This is an introduction to the various technical tools we use (as we use many) in our research work. It may be helpful to look at before diving into everything and starting your research with/in this group. You can find any of the resources mentioned below on the Resources page. The Resources page will generally list more resources than those listed in the intro here.

To start, here's some common shorthand that members might use.

Communication Channels

We communicate on multiple channels.

  • One might contact specific members directly.
  • We communicate (chat) much more frequently on IRC
  • We use email lists to communicate things relevant to the entire group or subgroup, like upcoming events or circulating papers for feedback: CDSC - Email
  • For weekly meetings and other (video)calls, we videocall using Jitsi. There are a lot of us, which can make calls a little hectic, so please keep in mind some Jitsi etiquette.
  • We also have a calendar of group-wide events: CDSC Calendar, such as the retreats.

Shared Resources

  • We maintain a large shared Zotero directory that is really helpful for finding relevant papers and smooths the process of collaboration (as one can see the papers and sources stored by collaborators as well). Please review the Zotero etiquette described on the "Adding and Organizing References" and "Tips and Tricks" sections of Zotero before using the shared folder.
  • We also have a Git repository with some shared resources (both technical and non-technical) on it:

Servers and Data Stuff

Much of our work is quantitative and involves large datasets. We have multiple computing resources:

Hyak is a supercomputer system that may or may not be relevant to your research project. For example, if you're running code on a huge dataset, you might want to use Hyak. You can learn more about it at:

  • Hyak, which has various links to tutorials/documentation as well. We used to use Hyak-ikt but are transitioning to Hyak-mox, information about which can be found [here].

If you want to get an account and get set up on Hyak, look at the Hyak Set-Up page:

Kibo is a server we use, hosted at NU:

Nada is used for backups.

When using servers, these pages might be helpful:

  • CommunityData:Tmux — You can use tmux (terminal multiplexer) to keep a persistent session on a server, even if you're not logged into the server. This is especially helpful when you ssh to a server and then run a job that runs for quite a while and then you can't stay logged in the whole time. Check out the tmux git repo or its Wikipedia page for more information about this.
  • CommunityData:Hyak Spark — Spark is a powerful tool that helps build programs dealing with large datasets.

Re: Wiki Data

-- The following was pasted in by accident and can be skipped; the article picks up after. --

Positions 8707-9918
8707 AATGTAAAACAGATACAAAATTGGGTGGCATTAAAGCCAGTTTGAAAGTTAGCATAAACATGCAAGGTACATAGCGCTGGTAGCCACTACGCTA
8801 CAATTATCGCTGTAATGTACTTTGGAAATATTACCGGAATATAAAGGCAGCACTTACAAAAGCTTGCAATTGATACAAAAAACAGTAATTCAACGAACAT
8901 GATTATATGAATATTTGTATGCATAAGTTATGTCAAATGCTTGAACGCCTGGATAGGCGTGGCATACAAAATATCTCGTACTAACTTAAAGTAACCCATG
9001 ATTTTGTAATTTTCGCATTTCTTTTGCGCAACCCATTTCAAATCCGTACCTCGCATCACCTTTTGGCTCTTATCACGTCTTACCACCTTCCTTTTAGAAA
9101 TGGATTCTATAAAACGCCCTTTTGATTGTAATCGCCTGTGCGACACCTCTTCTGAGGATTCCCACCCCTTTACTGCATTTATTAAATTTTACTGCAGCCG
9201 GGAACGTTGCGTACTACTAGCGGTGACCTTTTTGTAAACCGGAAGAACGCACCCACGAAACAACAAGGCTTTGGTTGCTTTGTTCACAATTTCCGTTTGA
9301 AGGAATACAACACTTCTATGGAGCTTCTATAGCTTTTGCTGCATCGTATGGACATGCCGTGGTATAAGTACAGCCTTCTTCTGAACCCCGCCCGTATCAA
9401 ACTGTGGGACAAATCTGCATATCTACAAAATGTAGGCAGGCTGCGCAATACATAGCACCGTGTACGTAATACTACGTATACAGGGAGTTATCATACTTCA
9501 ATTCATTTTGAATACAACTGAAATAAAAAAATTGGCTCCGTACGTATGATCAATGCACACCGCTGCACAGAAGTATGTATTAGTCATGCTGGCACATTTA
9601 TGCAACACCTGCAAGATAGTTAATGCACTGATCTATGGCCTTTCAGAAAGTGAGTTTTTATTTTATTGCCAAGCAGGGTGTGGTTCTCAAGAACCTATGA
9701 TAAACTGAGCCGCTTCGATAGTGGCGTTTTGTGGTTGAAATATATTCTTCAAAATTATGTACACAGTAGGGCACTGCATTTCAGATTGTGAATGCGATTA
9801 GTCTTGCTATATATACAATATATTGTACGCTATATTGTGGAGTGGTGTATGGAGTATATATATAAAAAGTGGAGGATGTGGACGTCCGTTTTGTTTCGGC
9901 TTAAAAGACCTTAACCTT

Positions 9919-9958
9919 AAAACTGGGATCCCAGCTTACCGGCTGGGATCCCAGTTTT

• CommunityData:ORES - Using ORES with wikipedia data
  • CommunityData:Wikia data — Documents information about how to get and validate wikia dumps.
  • CommunityData:Wikiq - Wikiq is a handy tool we use to process Wikipedia XML dumps, outputting dumps as tsv (which can then be easily processed by the very powerful Spark).

Creating Documents and Presentations

Planning

You can develop a research plan in whatever way works best, but one thing that may be useful is the outline of a Matsuzaki-style planning documents. You can see a detailed outline description here to help guide the planning process. If you scroll to the bottom, you'll see who to contact to get some good examples of planning documents.

Also helpful in developing a research plan might be some of the readings in this course taught by Aaron to PhD students: Practice of Scholarship (SP19).

Paper building

We typically write LaTeX documents when writing papers. One option to do this is to use the web-based Overleaf. Another option, using CDSC TeX templates, is detailed here. These comes with some assumptions about your workflow, which you can learn about here: CommunityData:Build papers.

If you're creating graphs and tables or formatting numbers in R that you want to put into a TeX document, you should look at the knitr package.

Some more specific things that might crop up in building the La/TeX document:

  • CommunityData:Embedding fonts in PDFsggplot2 creates PDFs with fonts that are not embedded which, in turn, causes the ACM to bounce our papers back. This page describes how to fix it.

Building presentation slides

Below are some options to creating presentation slides (though, feel free to use what you want and are most comfortable with):

  • CommunityData:Beamer — Beamer is a LaTeX document class for creating presentation slides. This is a link to installing/using Mako's beamer templates.
    • Again, like the CDSC TeX templates, these Beamer templates also come with some assumptions about your workflow, which you can learn about here (again): CommunityData:Build papers.

Misc. Resources

Technical

Non-technical